An observer outside the black hole and outside the event horizon will see any motion stopping at the event horizon. For him (and so for us) there is c = 0 and as well any other motion and also - as a general conclusion - dτ = 0. From which the question follows how a black hole can collect material.

To say it again: We are the observers looking from outside and we have the expectation that material moves into the black hole. But how?
 
  • #8
Albrecht said:
So I understand that all points on the event horizon are world null lines. Which consequences?
There is no local Lorentz frame where the event horizon is stationary. No observer can be stationary at the event horizon.

Albrecht said:
For him (and so for us) there is c = 0
This is an empty statement. The observer is not located at the event horizon and does not measure the coordinate speed of light there. The symbol ##c## is the invariant speed of light in vacuum, not the coordinate speed of light.
 
  • #9
I think that it is just the other way around. If an observer would be located at the event horizon then for him anything would look normal. But seen from our view, so from our Lorentz frame, any speed at the event horizon goes to zero. That is what also Gerard t'Hoft has said in his talk which I have mentioned earlier.
If we transport a clock into a gravitational field and take it back later then this clock will have a delay compared to our clocks. That is according to General Relativity and also the result of measurements. If we would transport a clock close to the event horizon and would later be able to take it back that this clock would have a considerable delay. This is in my understanding a clear result of the Schwarzschild metric. What else could happen?
 
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  • #10
Albrecht said:
I think that it is just the other way around. If an observer would be located at the event horizon then for him anything would look normal
You do realize that this is a GR equivalent of referring to an observer traveling at the speed of light in SR? It simply does not make sense. The most probable is that t'Hooft was making some sort of popularisation or that you misunderstood him (or you took the popularisation too far). Without seeing the talk, there is no way we can tell.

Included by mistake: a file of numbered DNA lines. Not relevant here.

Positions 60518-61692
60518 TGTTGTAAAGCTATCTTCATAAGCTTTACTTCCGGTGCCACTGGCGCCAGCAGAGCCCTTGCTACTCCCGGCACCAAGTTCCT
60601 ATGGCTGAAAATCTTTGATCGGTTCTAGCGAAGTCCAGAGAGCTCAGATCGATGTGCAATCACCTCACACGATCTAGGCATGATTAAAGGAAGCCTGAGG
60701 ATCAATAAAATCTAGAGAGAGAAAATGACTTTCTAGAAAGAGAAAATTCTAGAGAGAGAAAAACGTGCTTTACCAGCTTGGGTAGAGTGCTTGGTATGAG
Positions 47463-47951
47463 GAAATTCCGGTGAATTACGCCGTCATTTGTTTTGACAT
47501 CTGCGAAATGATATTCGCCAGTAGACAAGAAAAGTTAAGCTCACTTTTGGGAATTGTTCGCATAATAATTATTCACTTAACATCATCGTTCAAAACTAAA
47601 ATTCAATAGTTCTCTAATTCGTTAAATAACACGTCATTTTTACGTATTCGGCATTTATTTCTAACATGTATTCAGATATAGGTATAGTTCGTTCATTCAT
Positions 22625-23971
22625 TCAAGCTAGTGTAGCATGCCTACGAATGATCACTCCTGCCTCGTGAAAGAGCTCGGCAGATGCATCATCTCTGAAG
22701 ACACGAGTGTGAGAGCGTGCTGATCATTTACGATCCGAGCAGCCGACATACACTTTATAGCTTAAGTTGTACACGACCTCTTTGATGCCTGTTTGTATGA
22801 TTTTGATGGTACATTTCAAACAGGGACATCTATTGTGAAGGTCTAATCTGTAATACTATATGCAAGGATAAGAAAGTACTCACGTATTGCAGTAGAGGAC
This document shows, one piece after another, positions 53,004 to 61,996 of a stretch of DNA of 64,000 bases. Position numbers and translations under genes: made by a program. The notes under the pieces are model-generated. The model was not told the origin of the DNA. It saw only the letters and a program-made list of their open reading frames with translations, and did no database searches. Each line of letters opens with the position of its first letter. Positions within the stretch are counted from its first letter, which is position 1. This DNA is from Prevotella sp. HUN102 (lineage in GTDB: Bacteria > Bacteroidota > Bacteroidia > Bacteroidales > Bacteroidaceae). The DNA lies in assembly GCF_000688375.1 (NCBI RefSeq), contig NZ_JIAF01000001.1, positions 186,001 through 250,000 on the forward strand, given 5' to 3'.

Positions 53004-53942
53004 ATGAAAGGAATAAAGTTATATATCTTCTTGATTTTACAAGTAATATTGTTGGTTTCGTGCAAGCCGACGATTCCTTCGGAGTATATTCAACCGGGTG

• #11
It is a clear result of the Schwarzschild metric that
dτ = dt*sqrt(1-rs/r) and c = c0*sqrt(1-rs/r) (for tangential motion)

It has in fact a singularity for r = rs.

One can of course avoid the singularity by introducing a coordinate system which adapts gradually with the approximation to the horizon so as to avoid a singularity (like Eddington-Finkelstein coordinates). But if we discuss the development of the universe we use our coordinates, for instance to say that its age since the Big Bang is 13 billion years. Such an adapted coordinate system will tell us something different. But what would be the use of that for our understanding?
 
  • #12
Albrecht said:
Such an adapted coordinate system will tell us something different. But what would be the use of that for our understanding?
No it won't. The physical predictions of GR are coordinate independent. This is the entire point.
 
  • #13
The OP's question has been answered. Thread closed.
 

Related to Exploring Time's Variability: Gravity & Density Effects

1. What is the purpose of exploring time's variability?

The purpose of exploring time's variability is to understand how time is affected by various factors such as gravity and density. By studying these effects, scientists can gain a better understanding of the fundamental laws of physics and how they influence the concept of time.

2. How does gravity affect time?

According to Einstein's theory of relativity, gravity can cause time dilation, which means time runs slower in areas with a stronger gravitational pull. This phenomenon has been observed in experiments and is an essential aspect of understanding how time's variability is affected by gravity.

3. What is the relationship between density and time?

Density can also affect time's variability. Objects with a higher density tend to have a stronger gravitational pull, which can cause time to run slower. The higher the density, the more significant the effect on time.

4. Are there any practical applications of studying time's variability?

Yes, there are several practical applications of studying time's variability. For example, understanding how gravity affects time is crucial in the development of GPS technology, which relies on precise time measurements for location tracking. Additionally, studying time's variability can also lead to advancements in space travel and our understanding of the universe.

5. How do scientists measure time's variability?

Scientists use a variety of methods to measure time's variability, depending on the specific factors they are studying. For example, in experiments involving gravity and density, scientists may use atomic clocks, which are highly accurate time-measuring devices, to detect changes in time. They may also use mathematical equations, such as Einstein's theory of relativity, to understand the relationship between time and other variables.